When Parham and his wife moved from Iran to the Netherlands four years ago, they didn’t just move far away from friends and family - it was their first time moving out of their parents’ house.
Both being blind, inexperienced in living independently, and not able to speak the local language, there were a lot of things they had to learn and figure out, and Be My Eyes turned out to play an important role in that transition. “Be My Eyes helped me a lot in that time period, for when I wanted to use any touch screen devices like the thermostats, induction hobs, or when I wanted to check stuff on the oven or the coffee machine wasn't working, all of that”, Parham explains. “These were things that normally I would use a friend or a neighbor or a family member to help, but since I didn't really know anyone in the first six months or so, Be My Eyes helped me a lot in getting the everyday tasks done.”
Be My Eyes volunteers took the place of friends and family until Parham and his wife were able to build up their social circle in the Netherlands. Volunteers helped the couple with everything from finding a permanent home, familiarizing themselves with new surroundings, and reading documents. According to Parham, having access to local Dutch volunteers through Be My Eyes might have given him an edge over some of his other foreign colleagues, as he quickly learned a lot about how to go about life in the Netherlands by being able to ask questions and get advice from local Dutch volunteers. “I got to know a lot about the Dutch, the way that the Dutch do things in a really short time, because I had access to the volunteers. And part of this was the fact that they read stuff to me and translated it, but also a large part of it was that I could ask them for advice. That basically helped me get up to speed with that stuff a lot faster than my colleagues, because they didn't have access to volunteers”, Parham explains.
Parham has not only used Be My Eyes to help integrate into Dutch society, but also to stay in touch with his home country. After a visit to Iran, Parham and his wife returned to the Netherlands with a suitcase full of food gifted by friends and family. With everything in similar packaging, Parham needed someone familiar with these products to help sort through them. With a quick change of language to Farsi, Parham was able to connect with a woman living in the UK, who helped go through all the food products in no time. Since then, Parham has often used Be My Eyes to help sort through his groceries, as volunteers are usually a lot more efficient than barcode scanners and the like.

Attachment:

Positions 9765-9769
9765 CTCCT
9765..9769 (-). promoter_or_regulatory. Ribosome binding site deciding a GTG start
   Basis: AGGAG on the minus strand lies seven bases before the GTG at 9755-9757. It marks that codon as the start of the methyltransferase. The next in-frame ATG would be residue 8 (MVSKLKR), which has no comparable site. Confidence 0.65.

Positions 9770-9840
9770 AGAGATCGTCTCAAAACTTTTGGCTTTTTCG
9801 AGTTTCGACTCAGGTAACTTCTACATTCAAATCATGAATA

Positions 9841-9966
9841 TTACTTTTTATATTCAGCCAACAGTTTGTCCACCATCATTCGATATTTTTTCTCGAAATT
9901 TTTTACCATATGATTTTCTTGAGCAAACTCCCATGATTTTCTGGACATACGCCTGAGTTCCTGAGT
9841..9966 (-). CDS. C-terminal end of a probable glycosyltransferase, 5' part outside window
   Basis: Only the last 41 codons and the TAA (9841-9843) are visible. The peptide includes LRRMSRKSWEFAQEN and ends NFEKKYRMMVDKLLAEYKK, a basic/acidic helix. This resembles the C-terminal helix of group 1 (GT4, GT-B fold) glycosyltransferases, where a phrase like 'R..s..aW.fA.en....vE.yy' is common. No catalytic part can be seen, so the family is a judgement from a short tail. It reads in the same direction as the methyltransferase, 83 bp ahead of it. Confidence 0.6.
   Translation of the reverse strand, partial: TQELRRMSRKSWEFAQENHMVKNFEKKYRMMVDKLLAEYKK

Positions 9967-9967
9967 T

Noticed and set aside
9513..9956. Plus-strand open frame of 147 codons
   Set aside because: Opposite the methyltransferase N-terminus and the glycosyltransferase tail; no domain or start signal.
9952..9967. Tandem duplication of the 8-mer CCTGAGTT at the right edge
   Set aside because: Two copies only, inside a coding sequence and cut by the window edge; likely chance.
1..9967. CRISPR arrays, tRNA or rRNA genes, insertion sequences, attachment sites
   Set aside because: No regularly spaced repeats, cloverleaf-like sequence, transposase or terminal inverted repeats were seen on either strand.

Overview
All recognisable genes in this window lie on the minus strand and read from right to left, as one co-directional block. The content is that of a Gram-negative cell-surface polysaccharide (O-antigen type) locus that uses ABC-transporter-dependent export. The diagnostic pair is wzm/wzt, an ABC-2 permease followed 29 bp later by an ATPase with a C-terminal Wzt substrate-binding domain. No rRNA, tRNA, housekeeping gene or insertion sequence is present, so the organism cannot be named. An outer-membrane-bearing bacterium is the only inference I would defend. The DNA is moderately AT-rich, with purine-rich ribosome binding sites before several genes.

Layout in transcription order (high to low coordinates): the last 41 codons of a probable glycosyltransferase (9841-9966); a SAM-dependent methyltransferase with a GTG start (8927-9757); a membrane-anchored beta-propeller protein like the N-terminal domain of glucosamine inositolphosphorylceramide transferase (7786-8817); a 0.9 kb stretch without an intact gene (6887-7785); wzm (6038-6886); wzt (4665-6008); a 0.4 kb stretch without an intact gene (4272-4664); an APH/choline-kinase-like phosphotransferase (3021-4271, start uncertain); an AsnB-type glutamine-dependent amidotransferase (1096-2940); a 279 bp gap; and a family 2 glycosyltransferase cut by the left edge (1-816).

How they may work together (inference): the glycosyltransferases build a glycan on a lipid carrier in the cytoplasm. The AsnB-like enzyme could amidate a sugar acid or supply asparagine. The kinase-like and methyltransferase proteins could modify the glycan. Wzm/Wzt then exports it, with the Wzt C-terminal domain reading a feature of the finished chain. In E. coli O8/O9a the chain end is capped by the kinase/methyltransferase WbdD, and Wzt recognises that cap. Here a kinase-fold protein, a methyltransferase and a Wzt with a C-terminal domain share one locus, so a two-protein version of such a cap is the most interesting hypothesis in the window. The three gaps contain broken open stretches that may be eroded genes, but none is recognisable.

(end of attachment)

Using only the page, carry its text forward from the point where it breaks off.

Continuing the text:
It gave me a really warm and fuzzy feeling to know that people are watching out and are willing to help you [...] These are complete strangers, so that was a really cool experience.
Parham is an avid Be My Eyes user for a variety of reasons. First of all, while some tasks can be solved with various scanning and AI apps, others require a human eye to take the context into consideration. Oftentimes at work, Parham needs assistance deciphering graphs and icons, where the relationship between different elements are important for understanding the context. Second of all, Parham tends to rely on specific people for specific things, which sometimes is good, but often makes Parham feel like he’s putting too big of a responsibility on that specific person. “One thing that Be My Eyes allows me to do is give me a community of people so that I'm not really worried about that the last two weeks, I've reached out to this person 10 times asking stuff”, Parham explains. “It basically spreads the load between multiple people and that helps me a lot in reaching out more often.” The latter has also become increasingly important during the pandemic, where he has been cut off from his usual network and needs to receive visual assistance that is safe for both parties.
For an extrovert like Parham, a Be My Eyes call is also an opportunity to socialize a bit, and he always tries to have a good conversation with the volunteer on the other end. This has led to Parham getting connections that he now keeps in touch with. He even met his therapist, who had just moved to the Netherlands, over a Be My Eyes call. She was looking to build up her client base, so Parham became her very first client in the Netherlands, and they have now been working together for more than a year and a half.
Be My Eyes has truly been a life-changer for Parham while adapting to his new life in the Netherlands. Not only did he learn that he could move out of his family house, but that he could live independently in a new country. Having access to local Dutch volunteers who could assist him not only visually, but also culturally and linguistically has been a key factor in Parham having a smooth transition - while still being able to have a connection to his home country and mother tongue.